Laws and amendments by themselves were not enough to guarantee freedom to the former slaves. So, in 1867, Congress passed the Military Reconstruction Act temporarily dividing the South into military districts to restore order, and as prelude to creating new governments there. It became a time called Congressional Reconstruction, Military Reconstruction or Radical Reconstruction. Many Northerners went to the South during this period—to teach, to help with aid programs, to help the state governments get going again, and sometimes to make money for themselves. Those Yankees were known as "carpetbaggers" , because the traveling bags of the time were made of carpet material. Most white Southerners hated the carpetbaggers. And some of the Northerners did take advantage of the South. But most went to help. White Southerners didn't want help from their former enemies.
Once again President Johnson vetoed the act. And, once again, enough votes were gathered in Congress to pass it over his veto. The act also said that to become part of the Union again, each southern state must write a new state constitution that was true to the U.S. Constitution. The act also said that all males over twenty-one could vote, except for former convicted criminals and those who had been leaders of the Confederacy. That meant that many Confederate officers could not vote, but black men could. And the Northern soldiers made sure that black men were able to vote. It was amazing. Men who had been slaves a few years earlier were lining up at the polls to vote . Many were illiterate (about one-fifth of the South's white population was illiterate, too; being illiterate doesn't mean being stupid). John Parrish was a white plantation owner. He wrote: "You never saw a people more excited on the subject of politics as the Negroes of the South. They are perfectly wild."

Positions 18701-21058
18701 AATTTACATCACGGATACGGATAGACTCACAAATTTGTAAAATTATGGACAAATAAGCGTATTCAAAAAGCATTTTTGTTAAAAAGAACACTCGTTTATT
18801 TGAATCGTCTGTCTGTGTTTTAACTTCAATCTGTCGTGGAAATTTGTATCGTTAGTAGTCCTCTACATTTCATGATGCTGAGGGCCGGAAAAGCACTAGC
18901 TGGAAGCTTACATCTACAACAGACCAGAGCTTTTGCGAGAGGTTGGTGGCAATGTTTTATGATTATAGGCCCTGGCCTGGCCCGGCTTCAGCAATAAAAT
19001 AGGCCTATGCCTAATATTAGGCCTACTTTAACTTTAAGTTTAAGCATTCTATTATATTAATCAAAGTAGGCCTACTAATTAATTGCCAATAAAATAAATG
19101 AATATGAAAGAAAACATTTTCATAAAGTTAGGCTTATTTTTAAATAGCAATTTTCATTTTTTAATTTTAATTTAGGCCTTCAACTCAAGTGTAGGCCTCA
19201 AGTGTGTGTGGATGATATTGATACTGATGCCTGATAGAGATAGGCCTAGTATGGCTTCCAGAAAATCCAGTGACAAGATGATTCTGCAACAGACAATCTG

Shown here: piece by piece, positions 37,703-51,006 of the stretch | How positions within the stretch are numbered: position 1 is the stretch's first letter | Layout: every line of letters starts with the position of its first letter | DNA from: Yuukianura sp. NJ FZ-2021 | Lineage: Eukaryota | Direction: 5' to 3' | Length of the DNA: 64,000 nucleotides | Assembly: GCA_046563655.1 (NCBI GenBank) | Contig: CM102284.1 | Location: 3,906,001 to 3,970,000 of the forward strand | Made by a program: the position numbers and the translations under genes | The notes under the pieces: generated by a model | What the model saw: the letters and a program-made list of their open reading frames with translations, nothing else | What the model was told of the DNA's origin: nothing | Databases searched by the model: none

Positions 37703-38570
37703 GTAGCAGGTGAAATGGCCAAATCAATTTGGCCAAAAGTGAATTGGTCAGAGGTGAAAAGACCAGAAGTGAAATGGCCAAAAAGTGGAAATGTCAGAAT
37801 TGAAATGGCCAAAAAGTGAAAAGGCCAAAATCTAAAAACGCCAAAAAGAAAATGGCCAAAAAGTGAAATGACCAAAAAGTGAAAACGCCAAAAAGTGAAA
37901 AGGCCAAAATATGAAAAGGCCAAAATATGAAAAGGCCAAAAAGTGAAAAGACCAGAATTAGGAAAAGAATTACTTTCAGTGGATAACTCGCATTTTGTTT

Many blacks were now elected to political office . Mississippians Blanche Bruce and Hiram Revels became U.S. senators. Revels took the old Senate seat of former Confederate president Jefferson Davis. The day he was sworn in, the Senate galleries were packed, and everyone stood as he walked down the aisle. Some observers burst into cheers. All across the South nearly 700 African American men were elected to local, state, and national public office during Congressional Reconstruction.
It was difficult for Southern whites to accept what was happening. The Republican Party was ruling the entire South based on carpetbaggers, blacks, and scalawags—which is what Southern whites who defected to the Republican Party were being called. But worst of all was the fact that blacks were in power. Black people in Congress ! Black people in the state legislatures! Some whites really believed the racistmyths. They believed blacks couldn't think as well as whites!
The Fourteenth Amendment, written by Thaddeus Stevens, was ratified in 1868. This amendment stated that anyone born in the United States, or naturalized was a citizen entitled to “equal protection of the law.” No one could now question the status of the former slaves; they were citizens of the United States, entitled to the same rights as the people who had once owned them.
Thaddeus Stevens had also helped write the Fifteenth Amendment, which was passed in 1869. It gave black men all across the country the right to vote . In the South social reforms are now spreading quickly. Integrated legislatures are creating free public schools. Soon black boys and black girls are enrolled in 4,000 new schools in the South. At least nine black colleges are opened . In the near future Congress will pass a civil rights bill prohibiting discrimination in hotels, theaters, and amusement parks. It is a civil rights revolution. A freedom movement. But it will not last.